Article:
Loading...

Please Wait...

 

PT Notes

EPA RFI - Compliance with Emergency Response Program Requirements

PT Notes is a series of topical technical notes provided periodically by Primatech for your benefit. Please feel free to provide feedback.

On July 24, 2014, the U.S. Environmental Protection Agency (EPA) announced a Request for Information (RFI) seeking comments on potential revisions to its Risk Management Program (RMP) regulations and related programs to modernize its regulations. Multiple issues were addressed in the RFI.

One of the issues addresses compliance with emergency response program requirements in coordination with local responders. The RMP rule offers two emergency response options to owners and operators of RMP-covered facilities with Program 2 or 3 processes. For facilities whose employees will respond to accidental releases of regulated substances, an emergency response program must be implemented. These "responding" facilities are also required to coordinate their emergency plan with local response authorities. For facilities whose employees will not respond to releases, compliance with the requirements for an emergency response plan is not required provided that the source is included in the community emergency response plan (for sources with regulated toxic substances) or the source has coordinated response actions with the local fire department (for sources with only regulated flammable substances), and that appropriate notification mechanisms are in place to notify emergency responders when there is a need for a response.

EPA has found that the majority of RMP facilities claim to be "non-responding" facilities. However, during facility inspections, EPA has often found that facilities are either not included in the community emergency plan or have not properly coordinated response actions with local authorities. This problem occurs with both responding and non-responding facilities, but it is particularly troublesome for non-responding facilities, because if the facility itself does not maintain the capability to respond to emergencies, and local authorities are not able to respond, then a proper response to an accidental release at the facility may not occur or may be delayed significantly.

EPA is requesting comment on whether this problem could be addressed through better enforcement of existing requirements, and, if so, how best to do so. EPA is considering whether the emergency response provisions in the RMP regulation should be revised to state more explicitly that owners and operators of RMP-regulated facilities must comply with the emergency response program requirements unless local public responders both have the means and agree to respond to releases of regulated substances at the facility, and to describe what facility owners or operators must do to coordinate with local authorities on the development of community emergency response plans.

Questions posed by EPA on this issue include:

  1. Do you own or operate an RMP-regulated facility that relies on public authorities to respond to accidental releases of regulated substances at the facility? What steps do you take to ensure that public responders are prepared to respond properly to accidental releases at your facility? Should EPA clarify what steps RMP facilities should take in order to coordinate their emergency response plan properly with the community emergency response plan?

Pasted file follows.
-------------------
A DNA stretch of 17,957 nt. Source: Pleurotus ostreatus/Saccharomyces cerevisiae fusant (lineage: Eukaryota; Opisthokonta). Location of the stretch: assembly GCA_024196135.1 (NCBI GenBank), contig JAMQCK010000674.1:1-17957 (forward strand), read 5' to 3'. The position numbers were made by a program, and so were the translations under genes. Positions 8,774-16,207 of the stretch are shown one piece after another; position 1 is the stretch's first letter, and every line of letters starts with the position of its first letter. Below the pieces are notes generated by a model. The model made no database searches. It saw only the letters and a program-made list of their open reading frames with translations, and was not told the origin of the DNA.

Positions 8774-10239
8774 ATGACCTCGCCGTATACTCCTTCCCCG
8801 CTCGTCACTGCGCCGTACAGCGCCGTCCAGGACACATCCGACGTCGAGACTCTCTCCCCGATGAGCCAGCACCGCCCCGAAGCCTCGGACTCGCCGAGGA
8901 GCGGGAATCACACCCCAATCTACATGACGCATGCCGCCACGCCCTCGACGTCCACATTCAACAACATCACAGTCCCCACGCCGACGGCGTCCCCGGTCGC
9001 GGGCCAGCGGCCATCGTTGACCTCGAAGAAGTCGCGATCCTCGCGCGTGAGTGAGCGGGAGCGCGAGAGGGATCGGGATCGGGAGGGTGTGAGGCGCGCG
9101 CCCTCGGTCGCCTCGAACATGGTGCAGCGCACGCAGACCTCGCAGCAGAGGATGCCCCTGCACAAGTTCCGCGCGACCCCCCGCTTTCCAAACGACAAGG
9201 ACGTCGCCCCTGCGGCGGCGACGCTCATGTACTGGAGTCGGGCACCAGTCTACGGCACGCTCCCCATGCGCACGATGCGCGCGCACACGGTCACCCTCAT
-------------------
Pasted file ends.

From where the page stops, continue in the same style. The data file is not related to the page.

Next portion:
2. If your facility uses its own employees or response contractors provided by the facility to respond to emergencies, what factors led to your decision to use your own employees or contractors to conduct emergency response operations? What steps have you taken to coordinate with local responders on emergency response planning?
     
  3. Are you a member of an LEPC, municipal fire department or municipal hazardous materials response team? If so, do you believe that "non-responding" RMP facilities in your jurisdiction generally have provided the appropriate information and support to your organization to ensure an appropriate response to hazardous substance emergencies at those facilities? Is your organization capable of responding appropriately to such events at RMP facilities? How often do you visit RMP facilities in your jurisdiction? Do you conduct emergency drills at RMP facilities? Do you believe that RMP facilities generally should respond to emergencies using their own employees, or rely on public responders? Should EPA clarify what is necessary for RMP facilities to adequately coordinate their emergency response plan with the community emergency response plan? Would new regulations in this area significantly improve emergency response planning in your area?
     
  4. Are there certain substances or types of facilities that present particular response challenges for local authorities? If so, which substances or types of facilities? Should such facilities be required to prepare and implement comprehensive emergency response programs instead of relying primarily on public responders? Do public responders in your area have adequate existing authority to require this now?
     
  5. If public responders are not capable of responding to a particular type of chemical or release event at an RMP-regulated facility, should the owner or operator of the facility be required to provide for an effective response, either with the facility's own employees, response contractors, a mutual aid agreement with nearby facilities, or some other means?
     
  6. What would be the economic impacts of expanding the emergency response requirements as discussed above? Are there any special circumstances involving small entities that EPA should consider with respect to modifying emergency response requirements?

Further details on this issue are provided in EPA's RFI which can be accessed by clicking here.

Back to PT Notes